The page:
Wednesday, July 18, 2012

Shrimp, Grits and Corn Off the Cob

There’s an old saying that the farmer’s used: Knee-high by Fourth of July, and back when I was a farmer, we’d often say that when we planted our corn in anticipation of a good season.

Okay, I’m not a farmer and never have been one (although I did have a backyard garden for a few years in Cali), but I still like the saying...but this year I sympathize for many farmers around the country, whose crops are suffering due to the stifling heat and the lack of rain – and don’t get me started on global warming kids.

It just so happens to be fresh corn season at NYC’s farm markets, and I’ve had some great luck with sweet corn this year…maybe it’s the heat, the rain, the lack of rain – I don’t really know, but all the corn I’ve bought so far has been super sweet, crisp, juicy and delicious, and I guess the farmers in the northeast are having better luck than those in the parched Midwest...

 I love corn on the cob, slathered with butter and salt and pepper, or perhaps a squeeze of lime and a shake of chili powder (but hold the mayo, please). It’s quintessentially summer, and whether you boil, steam, grill or roast your corn, you can’t go wrong – as long as you don’t overcook it. I mean, fresh corn is so tasty that you can eat it raw, but if you’re like most people, you’ll want to give it a bit of heat – and I never steam or boil it for more than 3 minutes. On the grill, you’ll go a little longer, because some browning adds a great complexity to that corny goodness.

The other day I came home from the market with a bag of corn, and Significant Eater was at the dining table working, so I figured I’d make the corn easier to eat, since corn on the cob can be a bit messy. I also had some stone-ground white-corn grits in the fridge (you keep that stuff in the fridge, don’t you?), so I decided to make corn on corn – and then some.

While the grits were sputtering away, I shucked a few ears of corn and removed the kernels with a paring knife – and no, you don’t need a special tool for this, just cut the ears in half and stand them up on the cut ends for the de-kerneling (a word I just made up)...
I also "diced" some market zucchini and onions into the size of a giant corn kernel, and started cooking. In a sauté pan with a tablespoon or two of butter, I cooked the zuke and onions first, just until they were translucent…
Then I added the corn and as I said above I only cooked the corn for another 3 minutes or so; it was still nice and crisp, if that’s the right word. If you’re worried about your sauté burning, just add a couple of splashes of water to the pan.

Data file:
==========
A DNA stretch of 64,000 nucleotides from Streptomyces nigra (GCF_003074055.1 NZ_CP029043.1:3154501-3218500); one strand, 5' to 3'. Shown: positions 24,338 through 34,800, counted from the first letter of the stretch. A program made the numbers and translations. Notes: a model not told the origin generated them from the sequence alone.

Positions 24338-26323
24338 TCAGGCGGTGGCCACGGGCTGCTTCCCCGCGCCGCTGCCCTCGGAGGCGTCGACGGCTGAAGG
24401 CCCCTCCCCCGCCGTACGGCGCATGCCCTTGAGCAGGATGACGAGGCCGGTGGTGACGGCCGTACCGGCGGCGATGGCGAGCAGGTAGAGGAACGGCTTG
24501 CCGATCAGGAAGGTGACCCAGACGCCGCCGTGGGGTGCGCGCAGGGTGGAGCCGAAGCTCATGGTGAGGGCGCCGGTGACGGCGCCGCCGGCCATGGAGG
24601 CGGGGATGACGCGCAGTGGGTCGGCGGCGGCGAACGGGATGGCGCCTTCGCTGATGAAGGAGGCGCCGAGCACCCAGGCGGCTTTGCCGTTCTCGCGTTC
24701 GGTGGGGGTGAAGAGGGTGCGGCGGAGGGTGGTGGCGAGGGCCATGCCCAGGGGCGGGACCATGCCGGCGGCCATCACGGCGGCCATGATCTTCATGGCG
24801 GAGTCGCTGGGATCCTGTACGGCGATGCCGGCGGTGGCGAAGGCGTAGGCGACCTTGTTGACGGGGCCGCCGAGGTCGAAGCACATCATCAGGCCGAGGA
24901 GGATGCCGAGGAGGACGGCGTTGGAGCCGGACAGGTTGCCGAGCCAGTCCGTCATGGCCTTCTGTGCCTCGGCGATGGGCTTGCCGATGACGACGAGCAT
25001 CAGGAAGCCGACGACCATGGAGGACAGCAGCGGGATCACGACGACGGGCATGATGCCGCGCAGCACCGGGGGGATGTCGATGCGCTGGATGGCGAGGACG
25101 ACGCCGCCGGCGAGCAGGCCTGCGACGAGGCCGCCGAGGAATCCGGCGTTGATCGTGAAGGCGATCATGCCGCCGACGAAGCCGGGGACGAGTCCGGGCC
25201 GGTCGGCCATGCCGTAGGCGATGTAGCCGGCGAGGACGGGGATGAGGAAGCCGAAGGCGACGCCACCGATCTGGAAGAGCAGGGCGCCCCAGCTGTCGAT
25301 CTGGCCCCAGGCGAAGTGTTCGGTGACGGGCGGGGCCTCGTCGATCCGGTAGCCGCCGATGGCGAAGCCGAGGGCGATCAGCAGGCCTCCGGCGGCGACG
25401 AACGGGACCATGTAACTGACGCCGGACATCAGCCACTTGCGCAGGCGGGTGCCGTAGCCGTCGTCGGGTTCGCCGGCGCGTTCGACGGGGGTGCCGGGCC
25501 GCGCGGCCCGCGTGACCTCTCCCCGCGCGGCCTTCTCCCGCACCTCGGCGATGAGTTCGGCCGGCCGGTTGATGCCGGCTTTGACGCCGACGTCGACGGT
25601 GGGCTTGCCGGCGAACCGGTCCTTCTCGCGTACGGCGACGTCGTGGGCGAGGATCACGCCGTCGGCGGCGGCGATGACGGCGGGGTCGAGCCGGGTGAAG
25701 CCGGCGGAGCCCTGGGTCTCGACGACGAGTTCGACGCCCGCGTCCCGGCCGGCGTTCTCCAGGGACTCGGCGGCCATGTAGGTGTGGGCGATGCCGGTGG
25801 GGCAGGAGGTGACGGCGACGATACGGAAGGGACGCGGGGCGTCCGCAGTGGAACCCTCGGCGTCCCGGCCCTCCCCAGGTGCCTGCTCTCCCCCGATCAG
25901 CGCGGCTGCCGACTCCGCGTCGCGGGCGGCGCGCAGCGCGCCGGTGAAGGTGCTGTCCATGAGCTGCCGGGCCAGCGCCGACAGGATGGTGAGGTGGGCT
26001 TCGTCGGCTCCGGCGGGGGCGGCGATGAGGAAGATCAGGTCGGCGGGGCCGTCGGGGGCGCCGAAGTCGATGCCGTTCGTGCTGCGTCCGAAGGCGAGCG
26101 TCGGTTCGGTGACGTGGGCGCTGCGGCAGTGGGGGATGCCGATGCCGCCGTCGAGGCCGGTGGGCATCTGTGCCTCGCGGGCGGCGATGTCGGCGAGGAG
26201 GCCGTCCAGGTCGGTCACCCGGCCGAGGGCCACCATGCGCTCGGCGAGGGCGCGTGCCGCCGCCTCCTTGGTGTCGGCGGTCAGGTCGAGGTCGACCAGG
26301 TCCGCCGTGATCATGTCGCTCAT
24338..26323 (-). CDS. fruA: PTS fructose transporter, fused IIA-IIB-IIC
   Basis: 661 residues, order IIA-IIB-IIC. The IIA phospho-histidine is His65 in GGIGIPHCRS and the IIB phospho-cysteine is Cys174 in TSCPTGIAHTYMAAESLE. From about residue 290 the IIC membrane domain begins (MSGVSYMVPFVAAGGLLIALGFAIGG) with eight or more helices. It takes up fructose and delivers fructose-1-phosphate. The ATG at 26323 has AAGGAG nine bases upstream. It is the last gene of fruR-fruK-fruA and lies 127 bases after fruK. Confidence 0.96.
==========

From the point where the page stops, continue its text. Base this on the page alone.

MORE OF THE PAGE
The sauté was done at the same time as the grits; the grits got a good, healthy grating of parmesan, freshly ground black pepper and a spoonful of butter stirred in – because, really, that’s what grits need.

I wasn’t done though. I also happened to have half a dozen large, frozen wild shrimp in the deep-freeze – and yeah, wild shrimp is all I buy and all you should buy too…shrimp farming fucks up the environment pretty badly, so do your part, even though they’re hard to find.

The shrimp were briefly brined, about 15 minutes or so, rinsed and dried well, and pan-fried for a minute or two on each side. Significant Eater was ready and so was lunch…shrimp and grits, with corn off the cob…

Shrimp and Grits with Corn Off the Cob

¾ cup stone-ground grits – water to cook
½ cup freshly grated Parmigiano Reggiano
2 T butter 
salt & pepper to taste 

2 ears of corn, shucked and kernels removed 
1 cup diced zucchini 
½ cup diced sweet onion 
2 T butter 
salt & pepper to taste 

6-8  large, wild caught shrimp

Make grits according to package directions and then follow the method above.

Monday, July 9, 2012

Back to Work

Whew - that was a pretty good hiatus. But now it's time to get back to work. Yeah, yeah - I know what you're thinking... back to work? But you don't even have a freakin' job! OK - I got it.

In any event, I'm back to whatever it is that I do. June turned into a little bit of a stress-case month, and I certainly haven't done a lot of cooking over the past 4 weeks, which means not a lot of shopping either. It's hot out and it's hot in our kitchen, and if I was cooking in there, I'd be complaining, wouldn't I?

Oh, there were a few salads that were made and eaten for lunch...when Significant Eater was here in NYC and really working. Here's a version of Nicoise which I like to make...
One day I made these for breakfast...
Which came out great, btw. I also bought this...
Admittedly, it became a bit of an obsession for a while. Now, it's become a great way to get to and from the farmer's market and various other shopping destinations.

There's been plenty of dining out, including a return trip to Jack's Wife Freda, where the zucchini "chips" were awesome. I still believe the frying skills here are unmatched in the city...
And back to Mission Chinese Food New York, which is civilized, with nary a wait - at lunch. And where the newish catfish dish practically explodes...
And the chilled buckwheat noodles are perfect on a sweltering day...
So you see, it's not all fun and games around here. There's more food to report on. There's cold stuff to "cook" and sorbets and gelati to churn. There's even some complaining to do - it's too bloody hot, to be honest.

Like I said, vacation's over.